Fallen Star (Lone Star Version) presents two chapters from a larger sculptural narrative, The Speculation Projects. Detailing a hypothetical account of his move from Korea to the United States,Wind of Destiny and A New Beginning also provide glimpses, for the first time, into the artist’s working process. A partition, tools, scraps, and photo-documents compose a personal workshop-turned-installation, displaying Suh’s past and future.
Wind of Destiny, an eight-foot-high Styrofoam tornado, rears up from the floor just past the partition’s doorway. A model of Suh’s childhood house perches perilously on top, illustrating the narrative moment in which Suh and his Korean home are sucked from their roots to rest uncertainly on a moving column of sky. A nod to Dorothy’s infamous displacement, Suh’s gust also suggests the Korean concept of Inyeon, or fate. Suh’s direction has shifted. His new path, like his work, is carved by pre-destiny, will, or the accumulation of both.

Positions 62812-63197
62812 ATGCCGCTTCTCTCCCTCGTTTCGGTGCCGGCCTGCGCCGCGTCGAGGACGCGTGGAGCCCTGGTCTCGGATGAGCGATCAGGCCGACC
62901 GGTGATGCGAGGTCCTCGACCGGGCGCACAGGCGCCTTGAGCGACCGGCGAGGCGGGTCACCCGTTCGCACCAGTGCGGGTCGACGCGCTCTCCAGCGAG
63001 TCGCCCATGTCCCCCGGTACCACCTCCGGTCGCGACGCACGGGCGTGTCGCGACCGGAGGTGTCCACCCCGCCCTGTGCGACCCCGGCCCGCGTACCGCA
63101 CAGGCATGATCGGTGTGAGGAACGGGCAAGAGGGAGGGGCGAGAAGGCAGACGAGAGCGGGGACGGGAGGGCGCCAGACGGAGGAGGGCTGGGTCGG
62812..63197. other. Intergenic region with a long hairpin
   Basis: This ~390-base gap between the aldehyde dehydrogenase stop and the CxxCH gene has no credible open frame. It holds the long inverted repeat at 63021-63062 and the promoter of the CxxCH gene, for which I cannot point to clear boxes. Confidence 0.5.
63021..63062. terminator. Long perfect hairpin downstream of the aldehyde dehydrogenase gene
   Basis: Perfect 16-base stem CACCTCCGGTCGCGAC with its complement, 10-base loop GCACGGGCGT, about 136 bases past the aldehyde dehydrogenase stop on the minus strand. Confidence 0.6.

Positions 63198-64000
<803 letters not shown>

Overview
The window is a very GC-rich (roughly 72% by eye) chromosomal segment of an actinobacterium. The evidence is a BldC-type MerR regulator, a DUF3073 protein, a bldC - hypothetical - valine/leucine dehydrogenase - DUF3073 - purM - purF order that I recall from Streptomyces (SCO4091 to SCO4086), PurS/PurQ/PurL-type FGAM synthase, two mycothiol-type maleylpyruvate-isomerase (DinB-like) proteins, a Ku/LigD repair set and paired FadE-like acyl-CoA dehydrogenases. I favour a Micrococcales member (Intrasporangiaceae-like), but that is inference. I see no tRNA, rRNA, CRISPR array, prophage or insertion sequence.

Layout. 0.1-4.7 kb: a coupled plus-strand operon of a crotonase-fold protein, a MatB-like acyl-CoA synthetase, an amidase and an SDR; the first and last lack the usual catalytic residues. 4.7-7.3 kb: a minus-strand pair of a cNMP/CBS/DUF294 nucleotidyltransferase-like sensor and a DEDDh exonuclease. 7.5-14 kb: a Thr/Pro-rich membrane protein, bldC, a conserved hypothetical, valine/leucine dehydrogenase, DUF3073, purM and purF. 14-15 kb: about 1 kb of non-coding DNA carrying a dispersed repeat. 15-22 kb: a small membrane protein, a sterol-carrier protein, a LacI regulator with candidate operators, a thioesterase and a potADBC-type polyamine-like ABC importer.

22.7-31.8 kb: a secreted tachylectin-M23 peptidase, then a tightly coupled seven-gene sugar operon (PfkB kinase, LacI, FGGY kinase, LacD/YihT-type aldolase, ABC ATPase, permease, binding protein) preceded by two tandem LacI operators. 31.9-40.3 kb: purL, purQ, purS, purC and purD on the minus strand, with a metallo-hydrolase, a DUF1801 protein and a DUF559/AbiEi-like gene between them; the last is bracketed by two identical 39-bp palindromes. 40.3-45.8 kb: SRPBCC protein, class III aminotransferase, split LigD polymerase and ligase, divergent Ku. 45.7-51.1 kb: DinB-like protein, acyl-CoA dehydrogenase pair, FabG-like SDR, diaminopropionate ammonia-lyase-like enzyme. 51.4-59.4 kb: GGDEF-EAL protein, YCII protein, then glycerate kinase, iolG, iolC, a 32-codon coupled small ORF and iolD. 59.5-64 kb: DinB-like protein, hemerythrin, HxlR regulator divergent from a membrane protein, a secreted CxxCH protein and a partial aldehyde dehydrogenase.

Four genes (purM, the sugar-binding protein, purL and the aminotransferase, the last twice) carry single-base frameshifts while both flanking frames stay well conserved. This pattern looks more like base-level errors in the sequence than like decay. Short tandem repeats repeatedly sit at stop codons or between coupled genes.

Suh’s twister, having traversed the Pacific, shipwrecks the artist and his house into an apartment building to form A New Beginning. A larger than dollhouse-sized mock-up depicts the Korean home sinking into the side of Suh’s first United States residence in Providence, RI. Establishing an unstable symbiosis, the collision also strands Suh on a sculptural and metaphorical island. Culturally isolated, he survives by founding his life’s work, the ongoing fabrication of model supports and life-size structures that bridge his two worlds.
Fallen Star builds a story animated not just by climatic moments, but also through continuous making. By realizing models and model-making as finished works, Suh keeps his sculptures, and himself, on the plane of ideas: speculative and migratory.
-Kurt Dominick Mueller
Graduate Curatorial Intern